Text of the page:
153.  The Government indicated that the new co-operation processes under the reformed CFP had not increased the required central resources. Discussions which would previously have taken place centrally in Brussels were now taking place elsewhere on a regional basis,[262] though additional funding would be required to support the ACs' enhanced responsibilities under the reformed CFP (see paragraph 125).

154.  OSPAR (see paragraph 113) and the North Sea Advisory Council (see paragraph 130) told us that cross-border co-operation could be resource-intensive. The NSC added that funding was one of the major challenges to co-operation.[263] Similarly, the Scottish government was concerned that increased co-operation "would potentially require additional resource."[264]

155.  The European Commission acknowledged the resource challenges of intensive co-ordination but told us that it was providing further opportunities for EU funding using existing sources:

    "We do have considerable funding means available at European level, through, for example, the European structural and investment funds. These funds have been organised in such a way that they make it possible for those Member States and Member State regions that want to take up these possibilities to find financial support for actions in the context of these strategies. This is the case for the Atlantic strategy,[265] for example."[266]

156.  It went on to explain the importance of those who apply for funding aligning objectives so that they cohered with the wider objectives of the Commission:

    "There are explicit possibilities in the European structural and investment funds for blue growth actions to be taken up in operational programmes proposed by Member States and their region."[267]

157.  We heard about the valuable work of the NSRP in financing a wide range of projects aimed at regional development (see paragraphs 134-135). This small scale project-based funding scheme is part of INTERREG, the European Union's interregional co-operation programme.[268]

158.  EU financial resources can support a co-operative approach to marine research. Such research features in the Commission's Horizon 2020 framework programme for research and innovation:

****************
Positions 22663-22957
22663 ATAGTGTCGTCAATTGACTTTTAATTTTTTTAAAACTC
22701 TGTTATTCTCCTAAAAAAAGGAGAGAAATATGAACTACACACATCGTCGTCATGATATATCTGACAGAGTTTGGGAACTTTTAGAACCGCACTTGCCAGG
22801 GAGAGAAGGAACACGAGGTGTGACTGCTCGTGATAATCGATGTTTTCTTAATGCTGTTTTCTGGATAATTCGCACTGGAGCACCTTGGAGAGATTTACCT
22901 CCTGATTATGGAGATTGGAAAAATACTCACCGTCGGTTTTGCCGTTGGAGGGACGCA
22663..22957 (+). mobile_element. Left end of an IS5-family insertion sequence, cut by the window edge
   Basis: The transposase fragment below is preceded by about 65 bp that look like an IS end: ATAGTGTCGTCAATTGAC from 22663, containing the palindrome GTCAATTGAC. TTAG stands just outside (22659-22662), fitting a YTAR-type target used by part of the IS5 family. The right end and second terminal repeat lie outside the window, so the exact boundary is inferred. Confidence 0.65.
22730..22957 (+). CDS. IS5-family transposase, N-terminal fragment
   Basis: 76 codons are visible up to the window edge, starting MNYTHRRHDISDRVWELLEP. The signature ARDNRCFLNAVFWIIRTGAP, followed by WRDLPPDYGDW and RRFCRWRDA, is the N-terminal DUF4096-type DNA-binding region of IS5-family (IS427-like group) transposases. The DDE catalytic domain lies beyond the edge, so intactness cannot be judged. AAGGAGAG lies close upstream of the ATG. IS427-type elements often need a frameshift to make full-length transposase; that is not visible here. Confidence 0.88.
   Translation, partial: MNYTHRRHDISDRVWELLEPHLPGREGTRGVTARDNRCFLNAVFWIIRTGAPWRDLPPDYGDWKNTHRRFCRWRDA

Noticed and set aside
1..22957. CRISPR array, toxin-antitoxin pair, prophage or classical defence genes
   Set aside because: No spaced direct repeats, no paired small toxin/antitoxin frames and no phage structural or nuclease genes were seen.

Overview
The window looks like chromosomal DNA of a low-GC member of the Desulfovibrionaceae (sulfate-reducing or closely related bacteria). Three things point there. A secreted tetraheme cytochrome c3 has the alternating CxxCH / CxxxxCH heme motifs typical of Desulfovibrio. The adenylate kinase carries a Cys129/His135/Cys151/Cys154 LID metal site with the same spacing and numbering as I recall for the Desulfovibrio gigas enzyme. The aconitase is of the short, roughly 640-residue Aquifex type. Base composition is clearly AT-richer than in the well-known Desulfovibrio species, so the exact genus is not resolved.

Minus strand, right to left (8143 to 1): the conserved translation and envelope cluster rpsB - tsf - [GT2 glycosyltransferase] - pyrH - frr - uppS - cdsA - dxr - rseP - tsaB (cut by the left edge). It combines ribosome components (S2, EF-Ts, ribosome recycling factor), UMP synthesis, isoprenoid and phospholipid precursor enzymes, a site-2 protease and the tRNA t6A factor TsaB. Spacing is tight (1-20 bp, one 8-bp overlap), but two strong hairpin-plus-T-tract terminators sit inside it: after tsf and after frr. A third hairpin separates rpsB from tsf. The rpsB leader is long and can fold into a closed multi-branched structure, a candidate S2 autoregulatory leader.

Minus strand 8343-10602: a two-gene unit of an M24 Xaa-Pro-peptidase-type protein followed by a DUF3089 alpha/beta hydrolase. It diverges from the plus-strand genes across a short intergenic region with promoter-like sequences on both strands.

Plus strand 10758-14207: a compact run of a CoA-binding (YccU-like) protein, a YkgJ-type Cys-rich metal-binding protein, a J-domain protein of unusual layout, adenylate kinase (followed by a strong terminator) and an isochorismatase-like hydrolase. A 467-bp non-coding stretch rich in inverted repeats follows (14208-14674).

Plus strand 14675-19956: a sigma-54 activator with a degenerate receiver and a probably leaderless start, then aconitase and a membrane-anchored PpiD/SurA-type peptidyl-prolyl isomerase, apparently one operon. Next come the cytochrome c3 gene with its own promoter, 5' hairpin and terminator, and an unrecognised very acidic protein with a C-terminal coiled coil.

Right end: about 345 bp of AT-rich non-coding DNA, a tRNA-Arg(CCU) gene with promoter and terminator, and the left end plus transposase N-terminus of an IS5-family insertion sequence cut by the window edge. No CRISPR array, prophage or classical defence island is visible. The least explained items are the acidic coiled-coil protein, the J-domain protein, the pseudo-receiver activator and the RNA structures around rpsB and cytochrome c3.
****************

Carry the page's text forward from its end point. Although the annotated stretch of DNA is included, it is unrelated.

"Cross-cutting marine and maritime scientific and technological knowledge will be addressed to unlock the potential of the seas and oceans across the range of marine and maritime industries, while protecting the environment."[269]

159.  The Convention of Scottish Local Authorities (COSLA), however, called for a greater co-ordination of "the plethora of existing policies and funds to make their delivery more effective and efficient."[270] It noted the links between the INTERREG North West Europe Programme[271] and the Atlantic Strategy and its Action Plan, describing them as "a belated effort", and the "result of a lack of any other substantive EU financial resources."[272] This was a rather different picture to the one put forward by the Commission.

160.  Dr Jones expressed concerns about how well research funding was co-ordinated at a macro level:

    "There needs to be much better integration of how the research funding is spent… [we] end up with different projects at the end of different work programmes, all funding the same sort of research."[273]

161.  We also heard of the need for increased communication on the part of research bodies, as well as a more integrated approach at an EU level. Cefas explained that the UK's Marine Science Co-ordination Committee (MSCC) had a role to play on a national level:

    "The MSCC has two main roles. One of them is to deliver the UK marine science strategy … The second part of its role is in communication, bringing together many funding bodies, departments and Devolved Administrations to highlight and co-ordinate what is being done, make sure there is no overlap and fill important gaps as they arise."[274]

162.  Oil and Gas UK suggested that greater Member State co-operation could help fund a successful sea-bed mapping project:

    "The potential must exist for a co-operative approach at Member State level to undertake mapping and consideration could be given to a strategic review of research funding to enable delivery of a regional resource."[275]

163.  Co-operation between stakeholders and Member States can deliver efficiencies and enable limited resources to go further.

164.  Accessing resources can be problematic, and so we recommend that the European Commission prepare and publish guidance on navigating and accessing the existing funding opportunities. (Recommendation 16)

194   Written evidence from DEFRA (RMC0002) Back

195   Written evidence from OSPAR (RMC0005) Back

196   Ibid. Back

197    Q11 Back

198    Q6 Back

199    Q5 Back

200    Q45 (Darius Campbell) Back

201    Q39 (Darius Campbell) Back

202    Q50 Back

203   UK Marine Policy Statement, Para. 2.3.1 Back

204    Q78 (Dr Howell) Back

205   Communication from the Commission: A Framework Strategy for a Resilient Energy Union with a Forward-Looking Climate Change Policy, COM(2015) 80 Back

206   European Council, Conclusions on 2030 Climate and Energy Policy Framework, SN 79/14, (23 October 2014): [Accessed 6 February 2015]  Back

207   European Union Committee, No Country is an Energy Island: Securing Investment for the EU's Future (14th Report, Session 2012-13, HL Paper 161) Back

208    Q19 (Nick Medic) Back

209    Q23 (Nick Medic) Back

210   The North Seas Countries' Offshore Grid Initiative, NSCOGI 2013/2014 Progress Report, (August 2014): [Accessed 6 February 2015] Back